Siberian elm and its cultivars are often used in landscapes where the tree is much appreciated for its hardiness and fast growth rate.
Siberian elm is a medium to large tree that can reach as much as 75 ft (22.5 m) in height. The tree is deciduous (tardily so in warmer climates), with leaves 1-3 in (2.5-7.5 cm) long. They are typical elm leaves, doubly toothed, and with uneven bases, although only barely so. The bark is rough and the branches tend to fork more than other elms. The little nondescript flowers appear before the leaves in early spring and the flat samaras, about a half inch (13 mm) across, in early summer. Several cultivars have been made available for resistance to breakage, increased cold hardiness, and differing habit, including a weeping selection ('Pendula'), and one that is bushier than the species: 'Berardii'.
Native to eastern Russia, northern China and Korea, Ulmus pumila, or Siberian elm, is a tree of the extensive mixed hardwood forests of the far north. It has been widely used in the American Great Plains as a street tree and in shelterbelt plantings.
Siberian elm is a fast growing, short lived tree with brittle wood that tends to break in ice storms. Young trees should be pruned to eliminate narrow crotches which will be particularly prone to breakage in later years. Light: Full sun is best for Siberian elm, which has very little tolerance for shade. Moisture: Siberian elm is quite drought tolerant, certainly more so than other elm species. Hardiness: USDA Zones 3-9. Siberian elm is said to be partially hardy even in Zone 2. Propagation: Propagate from seed. Named selections are grafted or started from cuttings.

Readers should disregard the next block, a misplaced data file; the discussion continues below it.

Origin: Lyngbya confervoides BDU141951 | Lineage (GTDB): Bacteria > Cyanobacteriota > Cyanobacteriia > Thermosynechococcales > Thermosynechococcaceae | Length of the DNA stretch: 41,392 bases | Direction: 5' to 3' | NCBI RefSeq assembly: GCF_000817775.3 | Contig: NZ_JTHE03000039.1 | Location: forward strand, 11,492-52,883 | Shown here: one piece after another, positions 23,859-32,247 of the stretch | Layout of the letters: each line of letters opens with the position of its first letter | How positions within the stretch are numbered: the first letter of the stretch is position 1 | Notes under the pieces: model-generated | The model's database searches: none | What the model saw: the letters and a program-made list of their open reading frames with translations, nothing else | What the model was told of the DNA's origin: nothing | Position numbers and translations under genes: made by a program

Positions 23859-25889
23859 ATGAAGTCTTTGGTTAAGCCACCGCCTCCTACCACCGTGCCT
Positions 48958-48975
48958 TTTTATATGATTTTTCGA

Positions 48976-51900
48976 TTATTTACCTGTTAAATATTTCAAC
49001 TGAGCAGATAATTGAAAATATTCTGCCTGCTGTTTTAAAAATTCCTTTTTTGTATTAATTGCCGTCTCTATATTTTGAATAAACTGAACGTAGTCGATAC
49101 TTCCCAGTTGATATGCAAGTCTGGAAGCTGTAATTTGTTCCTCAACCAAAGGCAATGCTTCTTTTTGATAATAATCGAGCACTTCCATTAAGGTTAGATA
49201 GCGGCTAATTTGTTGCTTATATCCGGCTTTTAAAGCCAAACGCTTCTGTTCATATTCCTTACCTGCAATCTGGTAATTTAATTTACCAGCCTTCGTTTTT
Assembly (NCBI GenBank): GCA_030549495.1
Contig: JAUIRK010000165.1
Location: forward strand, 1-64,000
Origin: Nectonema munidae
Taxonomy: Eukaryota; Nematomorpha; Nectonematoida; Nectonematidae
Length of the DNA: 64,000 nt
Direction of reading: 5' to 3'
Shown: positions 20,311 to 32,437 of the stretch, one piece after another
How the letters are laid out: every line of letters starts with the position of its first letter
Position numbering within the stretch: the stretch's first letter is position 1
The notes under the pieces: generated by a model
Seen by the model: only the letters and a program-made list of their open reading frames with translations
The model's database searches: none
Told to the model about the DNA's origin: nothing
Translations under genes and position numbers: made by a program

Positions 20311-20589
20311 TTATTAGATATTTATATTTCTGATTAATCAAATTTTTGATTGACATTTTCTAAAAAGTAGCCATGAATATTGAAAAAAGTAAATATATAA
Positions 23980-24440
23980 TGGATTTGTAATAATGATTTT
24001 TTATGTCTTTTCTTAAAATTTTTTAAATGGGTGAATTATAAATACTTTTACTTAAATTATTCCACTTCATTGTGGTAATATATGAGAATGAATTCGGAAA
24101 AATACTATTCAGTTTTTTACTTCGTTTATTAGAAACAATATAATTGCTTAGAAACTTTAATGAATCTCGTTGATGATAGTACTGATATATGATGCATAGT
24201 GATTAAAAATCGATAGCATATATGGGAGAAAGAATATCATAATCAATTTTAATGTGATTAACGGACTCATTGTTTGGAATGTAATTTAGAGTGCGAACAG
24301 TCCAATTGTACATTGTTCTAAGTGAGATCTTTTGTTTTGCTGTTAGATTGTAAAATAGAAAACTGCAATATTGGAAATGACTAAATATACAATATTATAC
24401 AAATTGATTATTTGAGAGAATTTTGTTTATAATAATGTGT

The Siberian elm foliage is very similar to the other elm species.
Siberian elm bark
Its resistance to Dutch elm disease, and its cold hardiness and drought tolerance make Siberian elm a good choice for extreme northern landscapes and arid regions that have severe winters, such as the American Great Plains. It has been in cultivation as a street tree for several centuries, but its susceptibility to defoliation by leaf eating beetles and its tendency to break apart in ice storms make it less than desirable for most regions. Siberian elm does have a useful place in cross breeding with other elms to confer resistance to Dutch elm disease, an Asiatic fungus that has decimated American elms and many other elm species. Siberian elm is one of the parents of the elm cultivars 'Urban' and 'Regal', both of which are quite resistant to Dutch elm disease. Bonsai enthusiasts find Siberian elm to be a good subject for their craft.
In the Midwestern U.S., Siberian elm has become invasive in dry, open areas such as fallow fields, abandoned lots and railroad rights of way. Due to its high sunlight requirements it apparently does not invade native forests.
Siberian elm is sometimes confused with Chinese elm (Ulmus parvifolia), which is smaller, less cold hardy, and blooms in late summer. This is a pity, because the real Chinese elm is in almost all respects a much superior tree, this according to the distinguished American Plantsman, Michael Dirr and others.
Siberian elm trees are prodigious reseeders. In some regions this species is invasive and is disrupting native plant populations. Check locally before you plant this tree to determine if it is causing problems in your area.